- Black paper (Cardstock or construction)
- Craft glue
- Chalk pastels
- Fixative spray (I know many people that use hairspray with the same results)
- Cotton swabs
- Hole punch
- We always find these items helpful too:
- Craft tray
- Go out into your neighbourhood with an adult, looking for inspiration leaves, observing the various shapes.
- We went with oak leaves as the shape was the most appealing to the kids. (Along with all those acorns that were tucked into pockets!). You will want to use a fresh leaf so it will lie flat while your trace it.
- Trace your leaf or leaves onto your black paper. My kids find it easier to hold the leaf in place with their non-dominant hand and then trace with their other hand. You could also hold it temporarily in place with a tape donut.
- Don your smock. Outline your leaves using your white glue. We find the glue with smaller tips creates a thinner, more accurate line. Almost pull the glue along into the shape. Allow to dry overnight.
- Add the veins to your leaves using your craft glue and allow to dry overnight.
- Color in your leaves using your chalk pastels. Think about the colours that you saw and how some leaves might have multiple colours. Be sure to allow for some creative freedom with the leaf colours and wear your smock as this is smudgy material. (But so worth it!)
- Now for the part that was my children’s favourite- blend your chalk colours with your fingers or cotton swabs.
- Take your work to a well ventilated space (e.g. outside) and gently tap off your excess chalk. Have an adult spray your work with the Fixatif spray (this seals the piece in a sense, preventing the colours from smudging onto other surfaces and holds them in place), following the product’s directions carefully. Allow your work to dry in that well ventilated space. (If you are doing it outside, we suggest weighing down your work with rocks on the corners.)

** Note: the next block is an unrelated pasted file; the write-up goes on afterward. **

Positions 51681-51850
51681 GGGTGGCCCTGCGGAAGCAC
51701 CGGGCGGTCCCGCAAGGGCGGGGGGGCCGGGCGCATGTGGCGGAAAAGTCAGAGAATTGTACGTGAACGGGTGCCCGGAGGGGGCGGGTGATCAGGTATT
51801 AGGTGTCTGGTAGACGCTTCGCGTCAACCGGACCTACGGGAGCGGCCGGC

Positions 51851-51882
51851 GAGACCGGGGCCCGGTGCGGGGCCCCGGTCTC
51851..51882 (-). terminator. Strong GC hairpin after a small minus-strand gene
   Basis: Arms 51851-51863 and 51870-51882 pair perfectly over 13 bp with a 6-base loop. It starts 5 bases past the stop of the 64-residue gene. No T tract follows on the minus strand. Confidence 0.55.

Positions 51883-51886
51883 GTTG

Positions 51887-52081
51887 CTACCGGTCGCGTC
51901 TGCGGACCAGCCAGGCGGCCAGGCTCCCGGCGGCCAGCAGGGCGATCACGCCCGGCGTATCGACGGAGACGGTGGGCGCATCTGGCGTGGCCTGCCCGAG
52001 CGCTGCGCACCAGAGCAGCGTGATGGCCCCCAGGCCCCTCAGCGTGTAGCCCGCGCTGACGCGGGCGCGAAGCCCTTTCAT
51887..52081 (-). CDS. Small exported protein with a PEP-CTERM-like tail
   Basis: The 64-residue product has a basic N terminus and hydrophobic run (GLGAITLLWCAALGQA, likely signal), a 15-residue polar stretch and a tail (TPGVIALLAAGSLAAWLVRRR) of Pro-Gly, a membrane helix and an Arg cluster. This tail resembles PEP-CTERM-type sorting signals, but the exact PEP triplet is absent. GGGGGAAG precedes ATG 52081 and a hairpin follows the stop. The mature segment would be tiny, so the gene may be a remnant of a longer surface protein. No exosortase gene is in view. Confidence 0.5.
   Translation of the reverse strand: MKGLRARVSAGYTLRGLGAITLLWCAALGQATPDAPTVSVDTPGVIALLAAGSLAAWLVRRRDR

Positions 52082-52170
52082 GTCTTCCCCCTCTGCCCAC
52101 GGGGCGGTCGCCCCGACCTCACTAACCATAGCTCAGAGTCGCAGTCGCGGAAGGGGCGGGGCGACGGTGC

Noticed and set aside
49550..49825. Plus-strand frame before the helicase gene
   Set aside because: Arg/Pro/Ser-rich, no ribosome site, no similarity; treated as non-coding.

- Once dry, cut out your leaves.
- Punch two holes in the stems. (This generally allows them to lie more flat. You could also add a tiny piece of tape to the back so that the leaf stays in the place that you intend on the cord/twine.)
- Thread your leaves onto your cord, along with some beads.
- And now you have a bold garland for your home, classroom or to give to a friend!
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Lots more fall inspired creative ideas for kids HERE!
- Using different materials and understanding that their characteristics contribute to the appearance of the project.
- Trying out different techniques and tools. (In this case blending pastels with cotton swabs.)
- Celebrating the changing seasons and recognizable elements. (E.g., The leaves in the autumn.)
- Getting outside, enjoying nature and understanding that it can be an inspiration point for creating!
- We suggest that you wear a smock and use a craft tray to protect your clothing and surfaces.
- Use scissors with care and adult supervision.
- Cord, yarn etc. can be a strangulation hazard, therefore be sure to use with direct supervision and for its intended purpose.
- Beads can be a choking hazard, therefore be sure to keep them out of the reach of children ages 0-3 years of age or those that tend to put things into their mouths.
- When using products such as Fixatif spray, be sure that an adult applies them in a well-ventilated area after reading the product directions for safe use.
Make it Your Own is a Canadian children’s website. We hope to inspire educators and families with projects to do together, explorations of various mediums and techniques and to get out into nature to source supplies. We love re-imagining items and thinking of new ways to share children’s artwork. We are often described as “an educational mom, a digital dad and their three mini-makers.
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